Of course, as a successful businessman who has hired many people, Trump will give this decision all the care and deliberation it deserves, arriving at a choice that nearly all Americans will praise for its wisdom and foresight.

Or maybe not. In fact, there are multiple forces pushing Trump to make a choice that will hurt him, not help him.

He wouldn’t be the first nominee to do so. The truth is that running mates almost never help the nominee win the election; at best, their selection provides a few days of positive news coverage that gives a small bump in the polls, which soon settle right back down to where they were before. The only times where a running mate had an appreciable impact on the race were those where they hurt their nominee, as Dan Quayle and Sarah Palin did.

So the best strategy is for the nominee to choose someone who would actually make a good vice president. Judging by what he’s said to this point, Trump might have a hard time determining who could perform well in the job, since he seems to have virtually no idea what the federal government does or how it works. But the most important factors are that the VP have a strong relationship with the president (vice presidents can’t be effective unless everyone knows they can speak for the president) and that he have a detailed knowledge of government. The ones who have been effective, such as Joe Biden and Dick Cheney (in George W. Bush’s first term, though less so in his second) are those with long experience in Washington that enabled them to navigate the federal government’s complexities to accomplish the tasks the president set out for them.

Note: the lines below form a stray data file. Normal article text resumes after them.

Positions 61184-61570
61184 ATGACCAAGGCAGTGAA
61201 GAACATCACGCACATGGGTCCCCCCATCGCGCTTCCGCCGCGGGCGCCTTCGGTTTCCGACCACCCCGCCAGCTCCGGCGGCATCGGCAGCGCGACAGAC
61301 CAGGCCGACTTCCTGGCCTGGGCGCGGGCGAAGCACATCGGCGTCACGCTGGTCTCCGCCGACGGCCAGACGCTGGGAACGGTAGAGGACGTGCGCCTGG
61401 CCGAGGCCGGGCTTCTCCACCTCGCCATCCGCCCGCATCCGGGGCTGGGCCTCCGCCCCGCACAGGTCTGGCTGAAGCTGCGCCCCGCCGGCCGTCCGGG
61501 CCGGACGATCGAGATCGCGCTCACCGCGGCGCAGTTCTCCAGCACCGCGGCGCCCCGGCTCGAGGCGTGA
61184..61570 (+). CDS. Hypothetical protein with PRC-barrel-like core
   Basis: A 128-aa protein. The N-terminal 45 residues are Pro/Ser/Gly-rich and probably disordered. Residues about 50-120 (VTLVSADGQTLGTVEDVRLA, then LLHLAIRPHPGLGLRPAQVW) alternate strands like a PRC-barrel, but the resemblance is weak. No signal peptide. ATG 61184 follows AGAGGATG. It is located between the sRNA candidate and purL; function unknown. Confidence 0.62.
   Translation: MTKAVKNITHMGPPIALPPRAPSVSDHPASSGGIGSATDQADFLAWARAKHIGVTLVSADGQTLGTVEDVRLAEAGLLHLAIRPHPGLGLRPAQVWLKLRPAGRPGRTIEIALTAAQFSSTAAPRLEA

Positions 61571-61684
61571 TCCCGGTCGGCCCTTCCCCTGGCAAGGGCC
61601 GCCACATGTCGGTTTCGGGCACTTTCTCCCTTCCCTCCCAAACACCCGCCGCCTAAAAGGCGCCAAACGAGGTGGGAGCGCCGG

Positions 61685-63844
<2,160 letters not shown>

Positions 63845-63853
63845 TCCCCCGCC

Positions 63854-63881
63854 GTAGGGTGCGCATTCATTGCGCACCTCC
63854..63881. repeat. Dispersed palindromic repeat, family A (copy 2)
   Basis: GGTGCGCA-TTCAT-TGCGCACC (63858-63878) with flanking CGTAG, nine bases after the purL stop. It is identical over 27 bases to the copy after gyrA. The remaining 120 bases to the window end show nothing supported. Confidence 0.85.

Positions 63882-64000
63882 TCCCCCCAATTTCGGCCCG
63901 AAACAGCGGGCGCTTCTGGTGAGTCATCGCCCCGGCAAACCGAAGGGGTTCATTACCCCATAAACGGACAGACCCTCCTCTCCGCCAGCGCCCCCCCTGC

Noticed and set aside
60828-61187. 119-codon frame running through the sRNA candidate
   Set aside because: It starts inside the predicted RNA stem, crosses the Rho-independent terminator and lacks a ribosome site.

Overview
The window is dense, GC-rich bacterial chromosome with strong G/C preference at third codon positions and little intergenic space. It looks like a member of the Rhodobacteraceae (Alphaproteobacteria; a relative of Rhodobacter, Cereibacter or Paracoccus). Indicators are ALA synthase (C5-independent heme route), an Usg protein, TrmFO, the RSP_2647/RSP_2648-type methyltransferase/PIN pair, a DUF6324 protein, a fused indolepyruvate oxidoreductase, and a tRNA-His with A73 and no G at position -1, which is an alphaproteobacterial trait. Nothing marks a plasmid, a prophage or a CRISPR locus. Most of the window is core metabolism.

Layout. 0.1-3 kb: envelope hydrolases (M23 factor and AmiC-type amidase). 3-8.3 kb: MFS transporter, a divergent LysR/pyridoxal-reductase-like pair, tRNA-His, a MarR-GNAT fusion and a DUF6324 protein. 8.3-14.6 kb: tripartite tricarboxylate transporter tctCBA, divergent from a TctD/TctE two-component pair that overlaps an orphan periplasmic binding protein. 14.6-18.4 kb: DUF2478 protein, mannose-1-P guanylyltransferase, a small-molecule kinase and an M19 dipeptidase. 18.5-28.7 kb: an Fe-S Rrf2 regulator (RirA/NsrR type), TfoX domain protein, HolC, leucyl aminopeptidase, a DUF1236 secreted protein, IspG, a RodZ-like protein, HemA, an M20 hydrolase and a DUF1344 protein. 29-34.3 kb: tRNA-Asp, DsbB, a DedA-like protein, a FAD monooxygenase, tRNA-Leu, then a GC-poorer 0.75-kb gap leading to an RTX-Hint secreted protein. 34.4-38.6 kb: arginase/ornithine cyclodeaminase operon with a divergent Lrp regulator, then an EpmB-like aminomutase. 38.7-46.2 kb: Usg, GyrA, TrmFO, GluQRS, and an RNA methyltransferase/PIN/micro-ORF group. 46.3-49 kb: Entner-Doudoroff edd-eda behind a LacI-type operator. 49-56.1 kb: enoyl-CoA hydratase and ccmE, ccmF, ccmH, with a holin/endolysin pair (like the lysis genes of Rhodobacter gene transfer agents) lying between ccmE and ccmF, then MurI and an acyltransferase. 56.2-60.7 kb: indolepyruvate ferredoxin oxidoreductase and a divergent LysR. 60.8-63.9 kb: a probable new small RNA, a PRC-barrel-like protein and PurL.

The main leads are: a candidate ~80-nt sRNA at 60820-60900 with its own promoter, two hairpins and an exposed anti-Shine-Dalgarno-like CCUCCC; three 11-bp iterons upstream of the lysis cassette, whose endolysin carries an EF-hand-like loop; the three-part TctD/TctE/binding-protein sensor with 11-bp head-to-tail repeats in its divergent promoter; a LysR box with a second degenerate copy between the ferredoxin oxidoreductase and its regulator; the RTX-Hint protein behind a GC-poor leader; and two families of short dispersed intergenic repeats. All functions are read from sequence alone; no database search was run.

Trump has seemed to acknowledge this by saying that he wants someone with Washington experience as a running mate, an insider who can make up for what Trump himself lacks. But many of the people on his list don’t really qualify. Christie hasn’t served in Washington, and Ernst has been there only a year and a half, during which time she’s just been a backbench senator in a Congress that does almost nothing. Sessions has been in Washington for almost two decades, but he’s not exactly known as a legislative wizard, not to mention the fact that when people are calling your campaign racist, choosing the guy who once said that he thought members of the KKK were “were OK until I found out they smoked pot” might not be a great idea. Pence spent a decade in Congress, so he’d have a case to make, as would Gingrich, who engineered the GOP takeover of 1994, then went down in flames just a few years later after he oversaw the impeachment of Bill Clinton while simultaneously carrying on his own extramarital affair.